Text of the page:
Over the years, I’ve gotten in the habit of regularly surveying my students about the class. Just as we grade students on their performance, I give them a chance to “grade” me, and I ask for feedback that is more specific than the student evaluations that the college gives.

Midway through the semester, I often give an anonymous survey, allowing them full honesty without fear of being penalized for telling the truth. But I always try to keep a climate of openness in my classroom. I let my students know that I will take their suggestions seriously and use them to improve the course. I use an end-of-semester survey as part of their grade. These are not anonymous, yet I find them as revealing as the anonymous surveys.

These surveys provide me with information about what’s working and what isn’t working in my classroom. I think this is especially important with basic skills students, but can be done with any course across the curriculum.


Class surveys can be done formally or informally. A formal way is to type up a questionnaire and have the students fill it out. An informal way to do the survey is to simply write questions on the board and ask everyone to get out a sheet of paper and answer them. As a reading instructor, I am particularly interested in students’ opinions about the stories, articles and books we read. However, any instructor could adapt a survey to fit the specifics of his or her subject. Following are some survey questions that I’ve used:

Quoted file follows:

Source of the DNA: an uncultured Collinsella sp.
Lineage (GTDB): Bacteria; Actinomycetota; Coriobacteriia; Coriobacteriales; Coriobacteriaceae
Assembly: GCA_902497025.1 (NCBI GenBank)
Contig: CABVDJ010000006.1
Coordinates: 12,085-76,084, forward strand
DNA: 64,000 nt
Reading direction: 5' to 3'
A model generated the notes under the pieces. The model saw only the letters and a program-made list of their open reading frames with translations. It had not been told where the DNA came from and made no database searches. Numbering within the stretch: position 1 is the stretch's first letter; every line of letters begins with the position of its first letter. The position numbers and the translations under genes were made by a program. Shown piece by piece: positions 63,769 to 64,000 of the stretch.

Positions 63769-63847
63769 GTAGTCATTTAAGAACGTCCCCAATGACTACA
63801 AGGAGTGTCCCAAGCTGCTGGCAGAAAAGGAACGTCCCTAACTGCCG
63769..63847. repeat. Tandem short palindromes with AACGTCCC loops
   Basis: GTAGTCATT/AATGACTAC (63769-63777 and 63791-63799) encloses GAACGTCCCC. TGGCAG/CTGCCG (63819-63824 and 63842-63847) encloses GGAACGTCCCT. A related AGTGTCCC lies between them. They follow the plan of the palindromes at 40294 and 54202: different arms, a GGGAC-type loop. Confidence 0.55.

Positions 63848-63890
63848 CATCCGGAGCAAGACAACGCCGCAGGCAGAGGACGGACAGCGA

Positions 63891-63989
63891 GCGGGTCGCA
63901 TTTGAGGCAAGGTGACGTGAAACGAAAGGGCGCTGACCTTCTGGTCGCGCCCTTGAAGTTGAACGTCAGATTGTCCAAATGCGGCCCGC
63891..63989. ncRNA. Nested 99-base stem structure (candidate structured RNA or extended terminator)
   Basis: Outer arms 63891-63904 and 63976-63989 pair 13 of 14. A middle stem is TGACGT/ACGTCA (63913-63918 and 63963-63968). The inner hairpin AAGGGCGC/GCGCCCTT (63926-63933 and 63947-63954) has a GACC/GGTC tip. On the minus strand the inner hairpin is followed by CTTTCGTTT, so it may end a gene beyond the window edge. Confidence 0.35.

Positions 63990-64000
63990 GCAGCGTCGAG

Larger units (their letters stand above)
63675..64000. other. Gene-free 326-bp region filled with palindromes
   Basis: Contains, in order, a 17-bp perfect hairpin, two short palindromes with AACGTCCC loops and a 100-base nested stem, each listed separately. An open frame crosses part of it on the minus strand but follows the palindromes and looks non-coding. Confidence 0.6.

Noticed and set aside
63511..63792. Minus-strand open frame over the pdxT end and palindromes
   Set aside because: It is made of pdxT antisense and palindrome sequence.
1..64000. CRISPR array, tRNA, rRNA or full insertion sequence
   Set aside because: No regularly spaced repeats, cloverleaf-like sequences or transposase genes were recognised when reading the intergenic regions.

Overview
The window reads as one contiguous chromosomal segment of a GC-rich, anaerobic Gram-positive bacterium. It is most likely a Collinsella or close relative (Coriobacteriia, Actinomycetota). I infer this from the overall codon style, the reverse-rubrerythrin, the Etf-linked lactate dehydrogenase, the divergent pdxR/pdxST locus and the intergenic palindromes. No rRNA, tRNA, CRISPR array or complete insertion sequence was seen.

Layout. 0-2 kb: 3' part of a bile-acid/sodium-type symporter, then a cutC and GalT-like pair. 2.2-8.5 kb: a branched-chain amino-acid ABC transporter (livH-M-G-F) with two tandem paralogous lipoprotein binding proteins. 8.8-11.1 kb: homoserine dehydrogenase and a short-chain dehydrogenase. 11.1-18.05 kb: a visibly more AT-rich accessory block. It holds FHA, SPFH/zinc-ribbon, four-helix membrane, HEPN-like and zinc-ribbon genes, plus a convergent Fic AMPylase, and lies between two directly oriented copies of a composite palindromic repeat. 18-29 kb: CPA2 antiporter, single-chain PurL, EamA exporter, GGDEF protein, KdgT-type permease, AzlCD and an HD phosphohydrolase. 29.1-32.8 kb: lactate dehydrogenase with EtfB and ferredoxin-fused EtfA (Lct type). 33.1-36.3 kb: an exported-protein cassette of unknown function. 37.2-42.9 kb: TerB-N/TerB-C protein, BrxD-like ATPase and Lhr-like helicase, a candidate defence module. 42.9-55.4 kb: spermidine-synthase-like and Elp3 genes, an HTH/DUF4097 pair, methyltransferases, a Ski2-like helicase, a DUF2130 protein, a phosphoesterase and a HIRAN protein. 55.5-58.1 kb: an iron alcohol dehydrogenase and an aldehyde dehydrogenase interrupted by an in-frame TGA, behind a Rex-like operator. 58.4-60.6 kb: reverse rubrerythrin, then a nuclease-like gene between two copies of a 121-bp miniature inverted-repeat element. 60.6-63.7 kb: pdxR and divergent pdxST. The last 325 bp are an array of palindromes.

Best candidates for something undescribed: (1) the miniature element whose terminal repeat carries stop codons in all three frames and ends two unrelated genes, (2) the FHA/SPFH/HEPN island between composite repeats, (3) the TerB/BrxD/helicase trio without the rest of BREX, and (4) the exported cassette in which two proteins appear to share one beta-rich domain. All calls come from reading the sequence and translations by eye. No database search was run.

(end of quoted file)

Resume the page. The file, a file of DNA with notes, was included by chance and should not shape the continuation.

Instructions: Please use your course calendar, notes, handouts, completed assignments, and textbooks to complete this survey:

* What class activities and assignments did you enjoy the most and learn the most from? [I might list the various class activities here. Example: reading response journals, stories and questions from textbook, flash cards, mind maps, discussions.]) Explain:

* What class activities were not helpful to you? Explain:

* What stories and articles in the textbook _______ did you enjoy the most and learn the most from? Do you recommend that I continue to use this book? [I might list the stories we’ve read so far.]

* What stories and articles were not helpful? Explain:

* Do you find this class difficult, easy, or just right? Comment:

* Do you find the grading and point distribution fair? If no, explain:

* Do you have any suggestions for improving this class? Explain:

* Give me a grade for teaching. Explain:

* Please rate your effort and performance in this class. What grade do you think you have earned? What have you learned about the “art” of being a student in this class?

*Is there anything else that you want to say here?


The benefits of class surveys are many. Over the years, I’ve used my students’ responses and comments to improve my course by continuing with the activities and texts that are effective and changing the ones that are not. As a result, the course gets better and more effective, and the not-so-hot reviews get fewer and fewer. The reality that students learn in different ways is reinforced as I note student’s favorite assignments: “I love writing the journals. They allow me to express myself, and I look forward to reading the teacher’s comments to me,” or “I enjoy class discussions because I get to hear what everybody thinks about the issue.” However, other students might say, “I don’t like writing journals because I don’t know what to say,” or “I didn’t like the discussions because I’m shy.”